When a roof starts to fail, one of the most common symptoms is leaking.

Typically, new roof leaks show up in the hours and days following a heavy rain or snow storm. Sometimes, freshly fallen snow may need to melt and begin running off the roof in order for a roof leak to be detected.

However and whenever it happens, the detection of a roof leak can be immensely frustrating. For the average homeowner, it can be nearly impossible to determine the exact location of the leak, let alone make a decision about what work will need to be done to fix it.

For most property owners, this question almost always arises upon the discovery of a roof leak, “Will my homeowners insurance pay for this?”

In this article, the roofing experts at A-to-Z Roofing & Exteriors are here to help answer this question so you can have peace of mind.

All about ‘Covered Perils’

The short answer to the question of whether or not your homeowners insurance policy covers roof leaks is yes, but only if the leak is a result of something called a Covered Peril.

In the insurance world, a ‘peril’ is the term used to refer to a specific kind of loss. Losses can be incurred due to weather events, vandalism, theft, or a host of other causes.

When it comes to roof damage, most homeowners insurance policies have structural coverage that includes the roof. This coverage is typically considered ‘Open Peril’, meaning roof leaks will be covered by the insurance coverage whenever the leak or leaks are a result of any peril that is not specifically excluded from the policy.

Some commonly excluded structural coverage perils are:

  • Water leaks that result from frozen or broken pipes
  • Theft
  • Vandalism
  • Manufacturer defects
  • Corrosion
  • Settling
  • Wear and tear
  • Pest or rodent infestations
  • Defective construction

You’ll notice that ‘weather events’ are not listed above. This is because most losses that come as a result of weather events are considered ‘Covered Perils’ within the terms and conditions of most homeowners insurance policies.

[Note: Not all homeowners insurance policies are the same. Be sure to read the fine print on your own policy to determine if losses due to weather events are Covered Perils.]

Common Roof Leak Insurance Claim Circumstances

When a roof springs a leak as a result of an unforeseen weather event, most homeowners insurance policies will cover the cost required to repair the damage.

This is, of course, after the homeowner pays the deductible.

Some of the more common circumstances surrounding legitimate roof leak insurance claims are:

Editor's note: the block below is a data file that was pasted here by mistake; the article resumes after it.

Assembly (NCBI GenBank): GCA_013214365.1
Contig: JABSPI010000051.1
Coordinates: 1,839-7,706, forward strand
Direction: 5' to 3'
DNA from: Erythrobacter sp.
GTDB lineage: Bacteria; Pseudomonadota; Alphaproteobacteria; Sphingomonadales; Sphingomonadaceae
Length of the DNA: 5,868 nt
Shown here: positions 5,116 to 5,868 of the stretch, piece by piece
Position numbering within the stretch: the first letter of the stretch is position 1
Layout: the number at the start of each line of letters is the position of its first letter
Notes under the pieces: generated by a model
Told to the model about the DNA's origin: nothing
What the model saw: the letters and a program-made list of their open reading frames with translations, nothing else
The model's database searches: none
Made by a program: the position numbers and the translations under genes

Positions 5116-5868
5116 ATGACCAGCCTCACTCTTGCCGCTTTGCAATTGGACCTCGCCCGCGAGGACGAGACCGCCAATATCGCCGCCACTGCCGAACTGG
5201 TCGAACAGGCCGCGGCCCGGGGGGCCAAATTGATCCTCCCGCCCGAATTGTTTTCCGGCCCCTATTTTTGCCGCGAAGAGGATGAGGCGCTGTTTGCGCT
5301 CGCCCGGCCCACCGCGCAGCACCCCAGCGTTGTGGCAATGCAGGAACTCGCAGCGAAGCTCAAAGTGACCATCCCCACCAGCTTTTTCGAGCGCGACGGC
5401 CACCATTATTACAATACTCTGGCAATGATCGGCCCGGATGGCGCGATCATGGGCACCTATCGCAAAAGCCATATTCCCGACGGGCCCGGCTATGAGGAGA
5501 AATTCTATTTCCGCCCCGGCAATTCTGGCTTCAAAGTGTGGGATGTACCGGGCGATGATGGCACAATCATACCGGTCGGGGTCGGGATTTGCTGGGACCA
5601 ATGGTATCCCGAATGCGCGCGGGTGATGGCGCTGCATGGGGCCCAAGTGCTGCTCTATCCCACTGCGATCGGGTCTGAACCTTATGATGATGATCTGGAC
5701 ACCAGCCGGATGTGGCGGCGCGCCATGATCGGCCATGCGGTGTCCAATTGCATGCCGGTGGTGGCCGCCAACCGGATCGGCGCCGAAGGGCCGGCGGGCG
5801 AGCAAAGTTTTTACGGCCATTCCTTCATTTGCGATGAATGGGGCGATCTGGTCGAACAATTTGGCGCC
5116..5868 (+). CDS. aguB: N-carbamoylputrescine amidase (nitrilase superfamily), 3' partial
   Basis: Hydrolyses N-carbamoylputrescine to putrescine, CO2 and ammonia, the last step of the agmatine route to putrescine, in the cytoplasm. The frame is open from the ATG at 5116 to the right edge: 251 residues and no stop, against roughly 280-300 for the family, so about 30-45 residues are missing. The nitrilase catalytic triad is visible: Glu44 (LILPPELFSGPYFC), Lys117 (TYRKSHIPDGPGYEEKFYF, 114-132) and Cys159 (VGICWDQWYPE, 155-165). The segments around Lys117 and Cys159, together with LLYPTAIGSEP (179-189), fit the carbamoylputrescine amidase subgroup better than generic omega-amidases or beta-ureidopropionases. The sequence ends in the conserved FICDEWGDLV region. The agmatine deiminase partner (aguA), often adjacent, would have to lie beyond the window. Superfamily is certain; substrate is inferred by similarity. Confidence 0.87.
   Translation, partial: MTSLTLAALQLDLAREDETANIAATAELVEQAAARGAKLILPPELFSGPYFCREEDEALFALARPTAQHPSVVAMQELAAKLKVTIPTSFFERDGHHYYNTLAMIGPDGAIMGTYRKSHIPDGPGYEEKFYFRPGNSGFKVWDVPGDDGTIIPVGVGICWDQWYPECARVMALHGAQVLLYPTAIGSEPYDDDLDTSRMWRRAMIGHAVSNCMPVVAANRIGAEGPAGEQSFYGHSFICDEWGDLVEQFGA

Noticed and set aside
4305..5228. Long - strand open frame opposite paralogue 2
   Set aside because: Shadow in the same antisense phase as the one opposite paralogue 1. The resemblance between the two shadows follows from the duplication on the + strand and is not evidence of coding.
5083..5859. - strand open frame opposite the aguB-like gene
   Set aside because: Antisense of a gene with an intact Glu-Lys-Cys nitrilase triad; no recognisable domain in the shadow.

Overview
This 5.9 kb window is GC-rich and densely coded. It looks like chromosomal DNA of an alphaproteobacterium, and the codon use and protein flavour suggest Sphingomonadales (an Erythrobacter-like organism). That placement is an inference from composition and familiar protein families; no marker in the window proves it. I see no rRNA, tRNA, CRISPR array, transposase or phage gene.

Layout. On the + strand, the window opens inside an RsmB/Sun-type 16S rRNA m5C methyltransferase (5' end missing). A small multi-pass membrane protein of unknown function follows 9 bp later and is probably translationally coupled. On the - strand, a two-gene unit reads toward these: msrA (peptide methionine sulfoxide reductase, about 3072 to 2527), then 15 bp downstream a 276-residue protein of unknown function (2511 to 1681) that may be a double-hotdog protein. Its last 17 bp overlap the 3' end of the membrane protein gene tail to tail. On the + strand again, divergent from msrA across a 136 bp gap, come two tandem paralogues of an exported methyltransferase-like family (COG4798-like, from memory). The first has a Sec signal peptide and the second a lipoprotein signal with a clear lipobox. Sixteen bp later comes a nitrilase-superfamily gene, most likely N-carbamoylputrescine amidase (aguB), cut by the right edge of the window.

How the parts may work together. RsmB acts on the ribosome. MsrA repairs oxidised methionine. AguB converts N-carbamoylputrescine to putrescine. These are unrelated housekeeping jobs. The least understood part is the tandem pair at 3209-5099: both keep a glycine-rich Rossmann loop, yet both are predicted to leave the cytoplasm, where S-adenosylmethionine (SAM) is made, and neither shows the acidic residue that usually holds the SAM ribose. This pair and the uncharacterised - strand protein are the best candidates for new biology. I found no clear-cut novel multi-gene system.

• Hail damage
  • Damage due to fire
  • Heavy winds
  • Falling branches or tree limbs
  • Lightning strikes

In some cases, insurance policies will cover damage caused by animals like raccoons, birds, or other animals. This type of coverage varies across the US.

leaking roof covered by insurance

Replacement Cost Repair Valuations

Once it’s been determined that your homeowners insurance policy will cover a roof leak, another common question that arises is, “How much will it cost?”. And, “Is the insurance company going to cover all of it?”.

Most insurance companies are happy to reimburse the homeowner for any roof repair or replacement costs that are in-line with fair market value. This is great news for those with a roof built within the past 10 years or so, but it can be problematic for those who have older roofs.

An insurance claim for a leak on an especially old roof—even if the cause was related to a weather event—might be denied. For this reason, it’s always important to check with your insurance provider before signing up for coverage.

Natural Disaster Exceptions

Most heavy rain or hail storms are not considered natural disasters by definition. And, this matters in the insurance world, as damage from natural disasters is almost never covered by a homeowners insurance policy.

For this kind of coverage, you would need an additional policy rider added on to your main policy. Your insurance provider would more than likely be happy to add this coverage for you if you live in an area where natural disaster coverage would make sense.

Common examples of events classified as natural disasters include:

  • Flooding
  • Hurricanes
  • Earthquakes
  • Landslides
  • Sinkholes

Who to Call First, the Roofer or the Insurance Company?

When Mother Nature does her worst here in Colorado, the roof is one of the first places homeowners focus on. After a heavy rain or hail event, if a roof leak is detected, the best course of action is to begin documenting the damage with pictures and videos with a qualified roofing contractor working with you.

Contacting your insurance provider to start the claim process is best done with your roofer involved in the conversation, as there are often damages that the roofer can detect that the insurance company might overlook.